Condoleezza Rice, Ukrainian Nurses, More Favorite Gaddafi Women: Photos

See photos of the dictator's stranger interactions with women, from the nurses to his virgin bodyguards.

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Andrew Medichini / AP

There are many bizarre things about deposed Libyan leader Muammar Gaddafi, but his relations with women—from his wife to foreign dignitaries to his all-female bodyguards—are certainly among the strangest. Here, Gaddafi stands with one member of his corps of guards and Italian Premier Silvio Berlusconi, a man whose relations with women have been even more remarked upon, during a visit to Italy.

Yousef Allen / AP

Safia Farkash

Gaddafi with his wife, Safia Farkash, at Tripoli's airport in 1992. Farkash is Gaddafi's second wife, following an obscure and brief six-month marriage prior to the coup that brought him to power. He and Farkash met when he had appendicitis and she was a nurse, and they were married in 1970 or 1971 and have seven children. Her marriage has made Farkash extremely wealthy: she runs a major airline and is said to own some 20 tons of gold personally.

Halyna Kolotnytska via AP

Gaddafi's Nurses

Gaddafi stands with officials and nurse Galyna Kolotnytska in an undated photo. For years, Gaddafi also enjoyed the attention of a detail of Ukrainian nurses whom he flew in to care for him. Cables released by WikiLeaks smirked that Gaddafi relied heavily on a "voluptuous" blond nurse without whom he could barely function, though one former nurse told Newsweek in April that their relations with Gaddafi were always professional and never romantic or sexual. But the nurses deserted Gaddafi this spring, angry at his repression and fearful of violence. Kolotnytska had been in his employ for nearly a decade.

Antoine Gyori / Corbis

Meeting With French Women

After reconciling with Western leaders in 2003, Gaddafi embarked on a series of meetings with European dignitaries—but brought his eccentricities along with him. In 2007, he requested a meeting with prominent French women to discuss the status of women in their country. Here, he attends the December 2007 summit at the Pavillon Gabriel, tended by his bodyguards.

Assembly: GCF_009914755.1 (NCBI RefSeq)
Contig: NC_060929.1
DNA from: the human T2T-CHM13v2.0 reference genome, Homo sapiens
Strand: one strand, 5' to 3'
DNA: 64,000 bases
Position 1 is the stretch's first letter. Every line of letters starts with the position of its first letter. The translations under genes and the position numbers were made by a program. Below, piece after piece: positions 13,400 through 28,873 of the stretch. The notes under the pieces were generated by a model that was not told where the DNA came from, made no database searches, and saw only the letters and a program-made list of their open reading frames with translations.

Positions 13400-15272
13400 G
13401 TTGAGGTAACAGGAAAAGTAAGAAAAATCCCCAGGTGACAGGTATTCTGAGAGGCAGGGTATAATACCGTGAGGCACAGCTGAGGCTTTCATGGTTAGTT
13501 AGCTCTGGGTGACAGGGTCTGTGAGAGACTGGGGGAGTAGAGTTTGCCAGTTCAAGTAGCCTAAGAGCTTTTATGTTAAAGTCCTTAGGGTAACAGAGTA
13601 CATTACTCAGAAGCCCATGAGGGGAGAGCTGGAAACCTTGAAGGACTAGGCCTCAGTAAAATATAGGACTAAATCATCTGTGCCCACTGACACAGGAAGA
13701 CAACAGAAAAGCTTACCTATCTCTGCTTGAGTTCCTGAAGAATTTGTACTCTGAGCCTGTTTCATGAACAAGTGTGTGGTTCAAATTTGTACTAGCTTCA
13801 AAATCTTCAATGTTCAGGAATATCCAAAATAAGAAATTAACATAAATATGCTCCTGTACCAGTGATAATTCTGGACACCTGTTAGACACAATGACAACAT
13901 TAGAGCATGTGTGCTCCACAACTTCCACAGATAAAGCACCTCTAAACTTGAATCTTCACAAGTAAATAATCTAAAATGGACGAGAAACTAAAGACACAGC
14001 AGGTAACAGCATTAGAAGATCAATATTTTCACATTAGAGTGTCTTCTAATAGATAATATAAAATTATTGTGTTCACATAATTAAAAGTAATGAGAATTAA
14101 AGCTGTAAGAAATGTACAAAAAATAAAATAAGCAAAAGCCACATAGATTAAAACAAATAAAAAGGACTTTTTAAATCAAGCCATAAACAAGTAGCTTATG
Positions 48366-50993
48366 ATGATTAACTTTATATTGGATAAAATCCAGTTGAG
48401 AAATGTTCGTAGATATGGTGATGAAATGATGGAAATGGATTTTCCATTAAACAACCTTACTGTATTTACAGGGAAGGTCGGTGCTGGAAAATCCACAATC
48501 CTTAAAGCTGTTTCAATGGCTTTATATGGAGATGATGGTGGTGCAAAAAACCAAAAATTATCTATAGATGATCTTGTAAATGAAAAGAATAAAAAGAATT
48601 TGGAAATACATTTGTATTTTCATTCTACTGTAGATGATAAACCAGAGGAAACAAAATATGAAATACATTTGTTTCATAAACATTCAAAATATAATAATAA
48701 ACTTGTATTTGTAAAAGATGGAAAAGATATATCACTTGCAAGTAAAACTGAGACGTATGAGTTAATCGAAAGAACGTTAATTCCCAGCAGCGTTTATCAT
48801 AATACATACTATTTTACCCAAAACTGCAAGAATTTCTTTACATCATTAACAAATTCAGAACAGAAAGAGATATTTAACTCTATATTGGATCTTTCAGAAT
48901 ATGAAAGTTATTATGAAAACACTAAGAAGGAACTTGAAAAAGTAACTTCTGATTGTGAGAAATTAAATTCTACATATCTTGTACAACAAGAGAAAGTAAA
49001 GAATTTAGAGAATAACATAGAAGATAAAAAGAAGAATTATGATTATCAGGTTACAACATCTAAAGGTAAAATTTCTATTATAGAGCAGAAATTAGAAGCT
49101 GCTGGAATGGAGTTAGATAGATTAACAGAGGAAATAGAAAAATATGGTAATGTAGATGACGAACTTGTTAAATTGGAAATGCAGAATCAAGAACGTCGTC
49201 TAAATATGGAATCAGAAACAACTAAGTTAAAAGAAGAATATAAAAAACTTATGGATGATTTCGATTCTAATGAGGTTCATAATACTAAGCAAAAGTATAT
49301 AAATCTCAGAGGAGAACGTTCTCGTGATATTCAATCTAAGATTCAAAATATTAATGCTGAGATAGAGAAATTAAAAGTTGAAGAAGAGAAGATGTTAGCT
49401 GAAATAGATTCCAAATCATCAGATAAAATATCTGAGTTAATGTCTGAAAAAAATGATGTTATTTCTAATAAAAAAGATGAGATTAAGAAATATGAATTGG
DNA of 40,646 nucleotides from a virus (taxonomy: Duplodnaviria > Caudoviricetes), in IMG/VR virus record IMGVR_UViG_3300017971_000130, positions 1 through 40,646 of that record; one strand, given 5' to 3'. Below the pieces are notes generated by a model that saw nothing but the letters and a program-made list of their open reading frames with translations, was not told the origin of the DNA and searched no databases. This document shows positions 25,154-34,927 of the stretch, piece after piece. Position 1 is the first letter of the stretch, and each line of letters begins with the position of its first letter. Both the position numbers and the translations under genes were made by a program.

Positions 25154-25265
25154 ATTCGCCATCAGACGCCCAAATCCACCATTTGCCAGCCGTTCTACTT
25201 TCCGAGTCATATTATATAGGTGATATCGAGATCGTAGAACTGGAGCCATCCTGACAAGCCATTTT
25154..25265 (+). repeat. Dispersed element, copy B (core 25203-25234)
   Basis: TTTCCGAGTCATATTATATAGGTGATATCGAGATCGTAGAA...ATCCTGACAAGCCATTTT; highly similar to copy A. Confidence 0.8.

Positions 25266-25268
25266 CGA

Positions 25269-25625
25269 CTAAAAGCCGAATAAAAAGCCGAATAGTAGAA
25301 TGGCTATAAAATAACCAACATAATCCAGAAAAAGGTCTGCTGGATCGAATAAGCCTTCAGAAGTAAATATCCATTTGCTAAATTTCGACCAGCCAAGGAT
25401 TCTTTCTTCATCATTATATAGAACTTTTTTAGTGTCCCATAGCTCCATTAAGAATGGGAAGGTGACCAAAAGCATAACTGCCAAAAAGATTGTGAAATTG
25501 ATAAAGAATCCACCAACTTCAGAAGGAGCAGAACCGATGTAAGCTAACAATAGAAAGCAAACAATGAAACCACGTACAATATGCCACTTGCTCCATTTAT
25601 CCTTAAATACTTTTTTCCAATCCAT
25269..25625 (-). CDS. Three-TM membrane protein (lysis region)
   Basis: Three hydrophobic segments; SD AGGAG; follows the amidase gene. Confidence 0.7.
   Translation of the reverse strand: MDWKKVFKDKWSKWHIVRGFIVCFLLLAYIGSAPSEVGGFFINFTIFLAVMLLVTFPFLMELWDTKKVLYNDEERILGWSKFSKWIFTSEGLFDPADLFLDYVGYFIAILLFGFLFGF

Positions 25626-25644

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Meeting With Italian Women

Gaddafi pulled a similar stunt in Italy, meeting with 700 women, with whom he said he wanted to discuss women's rights and compare their objectification in secular Europe to the position of honor he said women occupied in Libya. Here, he signs autographs after a speech to the women in Rome in June 2009.

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Condoleezza Rice

Gaddafi seems to have had a particular obsession with Condoleezza Rice, secretary of State under President George W. Bush. Rebels ransacking the Libyan dictator's Tripoli compound found an album of photos devoted to Rice, and he previously referred to her as “my darling,” saying, “I admire and am very proud of the way she leans back and gives orders to the Arab leaders,” he said, adding, “Leezza, Leezza, Leezza...I love her very much.” Sadly for him, the pair seems to have met only once, during her visit to Tripoli in September 2008, the first such American trip in more than 50 years.


Elaterina Yushchenko

Gaddafi makes small talk with Ekaterina Yushchenko, wife of then-Ukrainian President Viktor Yushchenko, in 2008. The meeting took place in Gaddafi's Bedouin tent in Tripoli.

Paulo Duarte / AP

Gertrude Mongella

Gaddafi shares a moment with Gertrude Mongella, a Tanzanian, during the 2007 E.U.-Africa Summit in Lisbon. At the time, Mongella was president of the Pan African Parliament.

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Ellen Johnson Sirleaf

Liberian President Ellen Johnson Sirleaf whispers to Gaddafi during the during the World Festival of Black Arts and Culture in Dakar, Senegal, in December 2010.

Ivan Sekretarev / AP

Pro-Gaddafi Protesters in Tripoli

In this photo from a government-organized tour, Libyan women chant and hold Gaddafi's portraits during a rally at Green Square in downtown Tripoli. The Associated Press reported in June that some women were among the core of loyalists remaining at Gaddafi's side as his regime crumbled because he had offered advancement to women with the government. Still, many women also opposed the regime.

Ettore Ferrari / EPA-Corbis

The All-Female Bodyguards

One of Gaddafi's most distinctive trademarks was his troop of bodyguards, all of them fierce-looking young women who marched with him, often wearing uniforms that were nearly as colorful as the dictator's famously flamboyant outfits—pairing fancy mascara and lipstick with combat camouflage. He typically traveled with 30 to 40 of them. The women were required to take a vow of virginity, and though often seen as a flourish, they meant business: in 1998, one died and two more were injured when Gaddafi was attacked.